Artist: Cosey Fanni Tutti
Venue: Cabinet, London
Exhibition Title: Throbbing Gristle
Date: September 21 – November 4, 2017
Full gallery of images, press release and link available after the jump.
Images courtesy of Cabinet, London. Photos by Mark Blower.
What happens when you re-code commodity exchange from the side of labour, by selling objects back to capital, so to speak, to claim a sense of autonomy for the object in an act of re-circulation. And how does that complicate the performative acts that sex and art produce and their structurally dissimilar passages of labour, as Andrea Fraser investigates, for example, in Untitled (2003)? That is, what happens when acts of (self-) commodification imbricate themselves first as sex and then as art, as different manifestations of goods? Furthermore, how does one define a ‘practice’ within this ramified field–who produces what and what produces who?
The Szabo (2017) and ‘Throbbing Gristle’, Partner, Vol. 1, No. 9, February 1980 (1980)series individually and together problematise claims of authorship and modes of circulation. The Szabo series is a collaboration between Cosey and Szabo the photographer shot in 1977, a bespoke, speculative work intended for wide distribution for a sex industry whose market needs and legal conventions vary worldwide. This is made clear by the variety of poses, costumes and degrees of undress Cosey inhabits or performs, underlining the different modes of appeal and taste the photographs potentially generate. But who finally authors the images first as photographs and then as editorial pages in a publication and now as a work by Cosey Fanni Tutti in 2017? And how do networks of circulation affect the images multiple iterations through context and time?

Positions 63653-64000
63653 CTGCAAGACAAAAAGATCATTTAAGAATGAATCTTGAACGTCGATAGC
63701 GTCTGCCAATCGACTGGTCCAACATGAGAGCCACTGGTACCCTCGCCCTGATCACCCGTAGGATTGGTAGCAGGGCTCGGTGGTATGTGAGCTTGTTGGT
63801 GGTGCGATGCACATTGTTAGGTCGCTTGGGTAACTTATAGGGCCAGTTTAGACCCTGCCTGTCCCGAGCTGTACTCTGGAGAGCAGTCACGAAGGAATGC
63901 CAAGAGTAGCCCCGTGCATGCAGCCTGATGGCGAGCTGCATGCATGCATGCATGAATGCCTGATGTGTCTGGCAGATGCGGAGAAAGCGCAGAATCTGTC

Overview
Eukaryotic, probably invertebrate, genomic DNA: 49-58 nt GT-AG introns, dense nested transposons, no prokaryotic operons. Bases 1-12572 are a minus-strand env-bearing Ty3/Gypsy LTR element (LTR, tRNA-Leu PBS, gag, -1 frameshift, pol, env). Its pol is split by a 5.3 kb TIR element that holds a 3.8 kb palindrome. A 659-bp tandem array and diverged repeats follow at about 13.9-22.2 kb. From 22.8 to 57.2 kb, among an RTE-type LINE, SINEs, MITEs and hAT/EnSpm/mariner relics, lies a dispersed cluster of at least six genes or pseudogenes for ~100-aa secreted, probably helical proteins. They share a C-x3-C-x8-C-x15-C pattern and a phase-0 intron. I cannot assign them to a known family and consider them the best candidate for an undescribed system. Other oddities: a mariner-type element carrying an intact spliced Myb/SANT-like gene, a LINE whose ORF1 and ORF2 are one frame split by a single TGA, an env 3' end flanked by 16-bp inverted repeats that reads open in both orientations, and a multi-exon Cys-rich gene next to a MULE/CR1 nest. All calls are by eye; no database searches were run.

Unlike the Szabo series and unlike almost all her other ‘magazine actions’, the images, layout and text in ‘Throbbing Gristle’, seen in situ, in and amongst the pages of the entire magazine, portray Cosey as an artist, as a musician and as a model, creating a cult of celebrity of sorts: a different kind of persona. This disclosure unmoors, at least from the outside, how a practice may be perceived and how, from the inside, labour can be defined, wherein practice is understood as a form-of-life, a way of doing as being, and labour as a social relation. This relation is literally and figuratively embedded in the magazine with its adverts, news, photos, stories and illustrations, a diagram of the sex industry as much as a document of society.
Together, the two series produce multiple temporalities and ways of reading following the logics of circulation and exchange. A magazine is a serial object, a commodity whose value or utility derives from its newsworthiness, the cheapness of its bulk production, the ease of its distribution and availability, until the logic of market obsolescence forces its redundancy with each successive issue. A companion thesis further extends the role of seriality and repetition within the porn magazine itself where a stock set of sexualised narratives, personae, poses, body types, fantasies and desires, clothes, sets and props are structurally reproduced over and over in a rehearsal of the same.
If the two works break down time or interrupt notions of authorship, circulation and commodity formation, what happens when they are read together? What is the relationship between image and text, between the images and the visual blanks or pauses in the frames? What happens spatially when the private practice of consuming porn is made public as art?
Finally, can we speak about a dialectic of sex?